I. ENGLISH :
"ARCADES: Part of an Entertainment presented to the Countess-
COMUS: not so entitled by Milton himself, but simply "A Mask presented at Ludlow Castle, 1634, before the Earl of Bridgewater, then President of Wales."
"LYCIDAS. In this Monody the author bewails a learned friend, unfortunately drowned in his passage from Chester on the Irish seas, and, by occasion, foretells the ruin of our corrupted Clergy, then in their height." Nov. 1637.
II. LATIN :
"AD PATREM" (among the Sylvæ).
III. GREEK :—
Translation into Greek of Psalm CXIV. (among the Sylvæ). 1634.
Here was certainly a goodly addition to the stock of pieces written during the Cambridge period. Nor did all these new pieces remain in manuscript. Two of them, at least, were published, and in such a manner as to call attention to the author, though his name was not given. These were Comus and Lycidas. The first of these was by far the most considerable thing that Milton had yet written, being nothing less than a regular pastoral masque, or drama, of more than a thousand lines, with songs interspersed. It was published separately, in circumstances to be more minutely described hereafter (see Special Introduction to Comus in the sequel), by Milton's friend, the musician Henry Lawes, who had been concerned in the getting up of the masque, and in its performance at Ludlow Castle, in Shropshire. This performance, which took place in 1634, had made such an impression that for several years afterwards Lawes had been applied to in London for copies of the piece. Accordingly, to save himself the trouble of making more copies, he printed it in a small volume in 1637. It cannot be doubted that Milton, though concealing his name, consented to this publication of the masque by Lawes. He certainly had copies for private distribution. One of these copies he sent, on the 6th of April, 1638, to the aged and much distinguished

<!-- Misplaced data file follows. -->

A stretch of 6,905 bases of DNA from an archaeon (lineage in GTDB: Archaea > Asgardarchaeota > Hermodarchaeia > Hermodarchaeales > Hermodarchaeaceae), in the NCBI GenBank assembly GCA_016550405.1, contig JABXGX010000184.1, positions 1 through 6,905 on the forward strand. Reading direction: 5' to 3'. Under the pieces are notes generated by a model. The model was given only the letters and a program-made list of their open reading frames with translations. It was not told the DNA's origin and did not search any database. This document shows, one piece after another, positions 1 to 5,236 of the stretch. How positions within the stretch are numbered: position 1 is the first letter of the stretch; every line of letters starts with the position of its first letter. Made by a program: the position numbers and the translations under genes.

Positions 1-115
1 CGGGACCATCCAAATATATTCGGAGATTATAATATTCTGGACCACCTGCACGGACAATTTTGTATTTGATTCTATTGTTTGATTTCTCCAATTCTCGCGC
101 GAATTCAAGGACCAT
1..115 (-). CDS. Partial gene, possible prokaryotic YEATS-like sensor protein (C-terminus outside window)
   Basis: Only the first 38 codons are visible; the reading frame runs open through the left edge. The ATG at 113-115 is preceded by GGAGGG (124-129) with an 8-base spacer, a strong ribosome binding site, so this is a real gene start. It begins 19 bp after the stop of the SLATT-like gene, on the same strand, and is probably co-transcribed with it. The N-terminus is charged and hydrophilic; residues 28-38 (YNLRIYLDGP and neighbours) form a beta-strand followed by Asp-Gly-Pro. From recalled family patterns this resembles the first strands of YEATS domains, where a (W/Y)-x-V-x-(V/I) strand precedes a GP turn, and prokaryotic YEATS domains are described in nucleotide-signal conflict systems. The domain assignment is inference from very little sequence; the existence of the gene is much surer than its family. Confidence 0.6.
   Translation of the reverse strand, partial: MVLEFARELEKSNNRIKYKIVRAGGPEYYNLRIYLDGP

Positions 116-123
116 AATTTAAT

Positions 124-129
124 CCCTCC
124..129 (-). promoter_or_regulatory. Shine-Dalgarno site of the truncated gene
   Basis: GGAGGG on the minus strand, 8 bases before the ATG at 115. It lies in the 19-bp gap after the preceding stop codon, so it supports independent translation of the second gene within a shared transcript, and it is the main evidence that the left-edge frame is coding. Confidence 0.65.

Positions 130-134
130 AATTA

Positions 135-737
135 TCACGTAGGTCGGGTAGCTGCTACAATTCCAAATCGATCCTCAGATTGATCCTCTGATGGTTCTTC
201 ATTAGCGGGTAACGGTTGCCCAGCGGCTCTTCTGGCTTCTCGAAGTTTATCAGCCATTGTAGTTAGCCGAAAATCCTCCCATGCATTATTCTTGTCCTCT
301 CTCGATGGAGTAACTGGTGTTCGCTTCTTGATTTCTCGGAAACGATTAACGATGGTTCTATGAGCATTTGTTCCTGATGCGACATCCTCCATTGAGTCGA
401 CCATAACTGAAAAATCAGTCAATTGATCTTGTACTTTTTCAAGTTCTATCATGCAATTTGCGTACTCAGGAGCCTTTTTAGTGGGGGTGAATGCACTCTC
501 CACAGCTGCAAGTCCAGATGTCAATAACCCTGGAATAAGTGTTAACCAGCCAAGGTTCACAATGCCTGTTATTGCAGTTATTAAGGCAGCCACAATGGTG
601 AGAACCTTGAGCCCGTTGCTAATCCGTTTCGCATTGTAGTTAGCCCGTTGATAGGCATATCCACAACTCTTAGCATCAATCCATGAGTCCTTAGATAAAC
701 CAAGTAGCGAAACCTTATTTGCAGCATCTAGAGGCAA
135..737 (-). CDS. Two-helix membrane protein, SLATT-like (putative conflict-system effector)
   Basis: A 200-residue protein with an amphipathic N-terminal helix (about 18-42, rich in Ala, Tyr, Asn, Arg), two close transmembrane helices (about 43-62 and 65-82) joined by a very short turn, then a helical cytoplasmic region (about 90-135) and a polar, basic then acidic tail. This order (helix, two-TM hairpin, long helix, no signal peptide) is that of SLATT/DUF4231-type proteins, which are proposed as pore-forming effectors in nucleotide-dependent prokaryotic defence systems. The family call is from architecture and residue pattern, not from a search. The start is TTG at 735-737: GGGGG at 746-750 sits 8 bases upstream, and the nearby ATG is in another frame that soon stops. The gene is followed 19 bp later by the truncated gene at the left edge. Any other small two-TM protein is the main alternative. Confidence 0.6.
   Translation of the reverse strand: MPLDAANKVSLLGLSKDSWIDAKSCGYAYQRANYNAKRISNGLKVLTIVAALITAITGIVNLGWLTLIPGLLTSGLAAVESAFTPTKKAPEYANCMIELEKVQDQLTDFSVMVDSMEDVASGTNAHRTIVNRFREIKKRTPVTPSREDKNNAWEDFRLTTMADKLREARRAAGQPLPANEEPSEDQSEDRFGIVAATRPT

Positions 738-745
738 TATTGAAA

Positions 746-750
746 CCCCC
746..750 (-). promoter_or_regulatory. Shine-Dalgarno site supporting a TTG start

Sir Henry Wotton, then Provost of Eton College, near Horton, whose acquaintance he had recently made. Wotton's high admiration of the poem, and especially of the songs in it, appears from his famous letter to Milton, of the 13th of the same month, sent just in time to overtake Milton before he left England on his Italian journey. Doubtless, others besides the old Provost of Eton had begun by this time to recognise in Milton an English poet of unusual quality. For his Lycidas, written in November 1637, was also now in circulation, and, though not with his name, yet with his initials "J. M.," and in circumstances which must have informed many that these initials designated John Milton, late of Christ's College, Cambridge. What these circumstances were will be related in the Special Introduction to Lycidas.
ITALIAN JOURNEY: 1638-1639.
Leaving his Comus and Lycidas to produce their impression, Milton, now in his thirtieth year, went abroad on a tour. His mother had died and been buried at Horton in the previous year; and his widowed father, now an aged man, remained at Horton, in the care of his younger son, Christopher Milton, who was preparing for the bar, and had just taken a wife. Milton's absence abroad extended from April 1638 to July or August 1639. During these fifteen months he travelled through France, visiting Paris, and resided for a good while in Italy, mainly at Florence and Rome, but going as far south as Naples. In each of these cities he was well received, and made acquaintance with interesting men. By way of acknowledgment of the kindness of these new foreign friends, he wrote a few trifles in Italian and Latin, of which the following were in verse, and were preserved by him :